Why is this Man Smiling? How Not to Let Scandal Get in the Way of Good Media Coverage

His firm saddled with explaining the loss of at least $3 billion by his reckless investment unit on the other side of the pond, Jamie Dimon, head of JPMorgan  Chase,  seemed no worse for wear.  Testifying before the Senate Banking Committee on Wednesday, Dimon looked dapper.  Check out the photo on the cover of the New York Times (print version) and you see a happy man with the media at its knees to capture this moment.  This is the photo the New York Times editors chose to use and it says something important about his image among journalists.

In the photo, Dimon stands proud, confident and chipper. You know he knows what he’s going to say and how he’s going to say it. He apologizes. He acknowledges the facts of the case and promises to put better internal processes in place to avoid rogue trading.  He defends his company and most of his employees, minus the few vogue traders. He calls out other big banks for “greed, arrogance, hubris.”  And he looks so upright and speaks so well as he says this that you separate his company from the “too big to fail” banks. Did I mention his bank lost at least $3 billion?  Perhaps I digress…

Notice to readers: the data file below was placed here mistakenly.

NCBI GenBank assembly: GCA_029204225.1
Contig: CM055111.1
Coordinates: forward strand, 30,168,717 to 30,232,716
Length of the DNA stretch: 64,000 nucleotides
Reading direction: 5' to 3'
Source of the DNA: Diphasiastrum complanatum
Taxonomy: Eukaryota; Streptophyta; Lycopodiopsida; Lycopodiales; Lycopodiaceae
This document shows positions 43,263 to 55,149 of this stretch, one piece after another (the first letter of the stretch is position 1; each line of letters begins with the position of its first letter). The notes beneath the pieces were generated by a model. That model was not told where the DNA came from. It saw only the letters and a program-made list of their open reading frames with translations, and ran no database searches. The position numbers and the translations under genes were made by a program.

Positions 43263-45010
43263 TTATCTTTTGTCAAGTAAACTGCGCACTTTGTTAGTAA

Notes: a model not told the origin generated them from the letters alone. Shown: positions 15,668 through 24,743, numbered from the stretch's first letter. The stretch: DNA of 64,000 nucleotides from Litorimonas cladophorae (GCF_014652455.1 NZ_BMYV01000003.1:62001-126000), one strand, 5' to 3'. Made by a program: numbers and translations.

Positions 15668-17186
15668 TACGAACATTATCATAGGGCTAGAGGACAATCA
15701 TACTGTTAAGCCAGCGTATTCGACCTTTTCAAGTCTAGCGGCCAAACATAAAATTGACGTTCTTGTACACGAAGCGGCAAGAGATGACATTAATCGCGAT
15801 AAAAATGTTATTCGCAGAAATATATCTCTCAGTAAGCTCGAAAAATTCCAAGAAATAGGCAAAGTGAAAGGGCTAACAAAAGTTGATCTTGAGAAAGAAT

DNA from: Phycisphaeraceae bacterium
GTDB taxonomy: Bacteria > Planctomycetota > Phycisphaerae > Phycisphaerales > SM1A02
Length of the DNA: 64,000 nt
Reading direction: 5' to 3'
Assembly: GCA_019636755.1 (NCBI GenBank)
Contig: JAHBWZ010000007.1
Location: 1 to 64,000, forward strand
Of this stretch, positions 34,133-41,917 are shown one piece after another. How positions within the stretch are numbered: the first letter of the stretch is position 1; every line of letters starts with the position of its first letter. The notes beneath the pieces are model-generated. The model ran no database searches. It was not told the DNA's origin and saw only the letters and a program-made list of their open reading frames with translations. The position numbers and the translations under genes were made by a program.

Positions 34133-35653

JPMorgan has been a darling of the banking world, and Dimon the golden boy.  And so he was praised by the lawmakers who cut him a tremendous amount of slack not because of the $3 billion losses (and mounting) but in part because Dimon – whatever your opinion of Wall Street may be – knows a thing or two about communications.  He knows how to apologize. How to stand in a room full of reporters and lawmakers. How to talk to the media and bridge the message so it veers his way and the halo over his head only tilts ever so slightly for a minute.  He developed strong relationships on the Hill and apparently with the media and he is reaping the rewards.

Speaking at a graduating class of Harvard MBAs in 2009, Dimon spoke of leadership: “The job of a leader is not to make a decision; it’s to make sure the best decision is made. To do that, you need to get the right people in the room.”

Clearly, during his testimony on the Hill, Dimon had the right people in the room.

— Diane Schwartz

On Twitter: @dianeschwartz

  • Alan J Taylor.

    When is there going to be established international law incorporating an International Auditing Syndicate with specific terms of reference responsible for investigating monitoring all private international finance and money laundering. Today anyone seems to be able to play with money like it is snow in a snowstorm . Seems the human race is incapable of policing itself therefore little hope for the future population explosion.